These are the photos our 100 million Instagram followers liked most

We've posted nearly 20,000 photos. These are the stories you connected with.

Photograph by Randy Olson ( @randyolson), Nat Geo Image Collection
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As an evening storm lights up the sky near Wood River, Nebraska, about 413,000 sandhill cranes—tall, bugling, crimson-capped birds—arrive to roost in the shallows of the Platte River, which is fed by the aquifer.
Photograph by Randy Olson ( @randyolson), Nat Geo Image Collection

The @natgeo Instagram account is unfiltered and genuine. The 135 contributing photographers have shared nearly 20,000 photographs, each post detailing a stunning and intimate moment from their travels. Each image on this page received over 750,000 engagements (likes plus comments), offering a glimpse of what type of photographs and stories resonate around the world. From massive storms to curious animals, these are the stories that connect us.

Storytelling has evolved since the first National Geographic issue was published more than 130 years ago. Initially, a photograph’s journey from camera to subscriber was long, with photographers rarely receiving feedback from readers. Now, with Instagram, photographers can share their work directly with readers. Feedback is immediate and passionate.

In the last four years, photographs on the account have received more than four billion likes and 20 million comments. Posts like Vincent Musi’s photograph of dog and human footprints in the sand has nearly one million likes and more than 3,000 comments full of personal stories. “I love the connection you can make to your audience. That’s what’s special about it. You feel like you’re part of the conversation instead of the only one talking,” says Musi.

The Human-Animal Bond

Genuine connections between man and nature

From llamas and dogs to panda bears, we depend on animals as much as they depend on us. We share this planet and its resources. Sometimes our greed and ignorance drives species to extinction, but in every instance, individuals step in to protect those unable to speak for themselves.

Curious Animals

Humans aren't the only ones with inquiring minds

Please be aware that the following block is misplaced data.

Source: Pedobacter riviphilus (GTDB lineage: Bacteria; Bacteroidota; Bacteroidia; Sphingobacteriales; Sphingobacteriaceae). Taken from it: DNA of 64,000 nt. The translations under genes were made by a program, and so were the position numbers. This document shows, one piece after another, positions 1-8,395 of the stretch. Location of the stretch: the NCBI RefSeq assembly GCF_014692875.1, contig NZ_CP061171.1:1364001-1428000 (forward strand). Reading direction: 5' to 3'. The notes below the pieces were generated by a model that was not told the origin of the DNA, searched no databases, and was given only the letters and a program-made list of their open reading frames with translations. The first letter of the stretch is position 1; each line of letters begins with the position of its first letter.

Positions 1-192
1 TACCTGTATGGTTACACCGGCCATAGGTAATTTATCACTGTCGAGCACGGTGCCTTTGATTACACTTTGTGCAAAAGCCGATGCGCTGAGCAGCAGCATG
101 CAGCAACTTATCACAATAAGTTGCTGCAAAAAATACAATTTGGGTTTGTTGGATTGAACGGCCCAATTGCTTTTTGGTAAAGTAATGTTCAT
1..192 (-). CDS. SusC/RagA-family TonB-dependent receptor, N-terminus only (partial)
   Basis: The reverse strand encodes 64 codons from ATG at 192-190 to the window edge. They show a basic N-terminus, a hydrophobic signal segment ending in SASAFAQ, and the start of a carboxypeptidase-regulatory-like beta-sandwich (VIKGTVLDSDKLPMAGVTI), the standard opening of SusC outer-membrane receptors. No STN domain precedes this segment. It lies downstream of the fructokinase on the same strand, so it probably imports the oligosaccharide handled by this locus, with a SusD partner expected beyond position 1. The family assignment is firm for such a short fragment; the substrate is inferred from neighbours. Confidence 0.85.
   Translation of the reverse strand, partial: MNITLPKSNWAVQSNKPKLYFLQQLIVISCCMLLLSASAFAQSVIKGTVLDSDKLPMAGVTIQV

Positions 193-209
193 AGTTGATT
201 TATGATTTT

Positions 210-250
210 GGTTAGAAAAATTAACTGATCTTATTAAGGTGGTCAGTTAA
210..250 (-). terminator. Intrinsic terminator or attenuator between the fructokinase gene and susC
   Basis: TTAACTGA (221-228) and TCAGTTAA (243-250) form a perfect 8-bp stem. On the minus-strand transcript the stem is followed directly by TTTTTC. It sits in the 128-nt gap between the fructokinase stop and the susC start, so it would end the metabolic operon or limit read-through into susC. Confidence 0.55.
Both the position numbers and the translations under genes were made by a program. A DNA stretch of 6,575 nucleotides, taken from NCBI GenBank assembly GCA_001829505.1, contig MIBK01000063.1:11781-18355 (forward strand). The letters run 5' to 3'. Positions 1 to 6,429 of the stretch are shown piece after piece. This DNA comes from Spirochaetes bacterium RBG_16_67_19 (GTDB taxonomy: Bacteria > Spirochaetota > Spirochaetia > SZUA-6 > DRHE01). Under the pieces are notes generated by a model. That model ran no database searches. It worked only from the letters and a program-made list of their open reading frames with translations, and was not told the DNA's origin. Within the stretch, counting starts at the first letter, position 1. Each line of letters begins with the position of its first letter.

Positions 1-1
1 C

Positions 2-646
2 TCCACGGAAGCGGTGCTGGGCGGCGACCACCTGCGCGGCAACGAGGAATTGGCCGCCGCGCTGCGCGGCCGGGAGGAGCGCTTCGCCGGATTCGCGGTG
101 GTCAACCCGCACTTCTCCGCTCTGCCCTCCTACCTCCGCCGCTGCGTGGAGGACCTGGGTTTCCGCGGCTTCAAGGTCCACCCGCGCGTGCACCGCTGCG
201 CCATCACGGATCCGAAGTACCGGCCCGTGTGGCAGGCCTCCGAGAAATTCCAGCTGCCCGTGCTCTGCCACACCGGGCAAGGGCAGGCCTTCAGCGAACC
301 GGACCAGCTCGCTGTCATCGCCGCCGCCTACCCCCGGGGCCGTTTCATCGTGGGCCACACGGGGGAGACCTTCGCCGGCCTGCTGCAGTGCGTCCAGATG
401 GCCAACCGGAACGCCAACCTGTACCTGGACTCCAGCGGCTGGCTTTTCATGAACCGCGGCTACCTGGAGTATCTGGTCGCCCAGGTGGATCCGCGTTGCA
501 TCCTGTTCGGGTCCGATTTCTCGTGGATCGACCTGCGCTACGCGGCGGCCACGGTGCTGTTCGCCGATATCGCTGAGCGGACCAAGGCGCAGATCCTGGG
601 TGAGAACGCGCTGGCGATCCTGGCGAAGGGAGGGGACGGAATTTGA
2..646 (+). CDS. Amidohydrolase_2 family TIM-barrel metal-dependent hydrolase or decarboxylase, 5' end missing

Humans are odd creatures, especially National Geographic photographers. It’s no wonder that animals in remote corners of the world stop to investigate our photographers and their cameras. From clown fish to polar bears, it almost looks like they’ve come to say hello.

Looking Up

Moments when our world and the heavens collide

The heavens have long mystified and moved us. The Milky Way, eclipses, and double rainbows remind us of forces much larger than ourselves.

Precarious People

The risk behind every discovery

Remarkable accomplishments and discoveries often necessitate risk. Facing and accepting these challenges propel us forward, while humbling us—reminding us how small, yet courageous humans can be.

At Sea Level

The unknown world under the waves

More than 70 percent of the Earth is covered by water and humans have only explored a fraction of it. With waterproof cameras, National Geographic photographers have figured out how to merge our world with the mysterious one below.

The Human Experience

The challenge and joy of embracing life

Some threads of the human experience are universal: the preciousness of a newborn; the difficult journey of healing; and the pangs of a heart in love. Photographs of individuals making their way through life resonate across cultures as we brave this world together.

Photographers at Work

Traversing the world to capture the photograph

National Geographic photographers seek out apex predators, scale cliffs, and endure the unforgiving arctic cold to capture the perfect photograph. Occasionally, followers get a glimpse of their high jinks and what it looks like to chase stories around the world.

Captions in this story were edited for length and clarity.
See more of our favorite Instagram photographs in the @NatGeo Instagram Photo Book.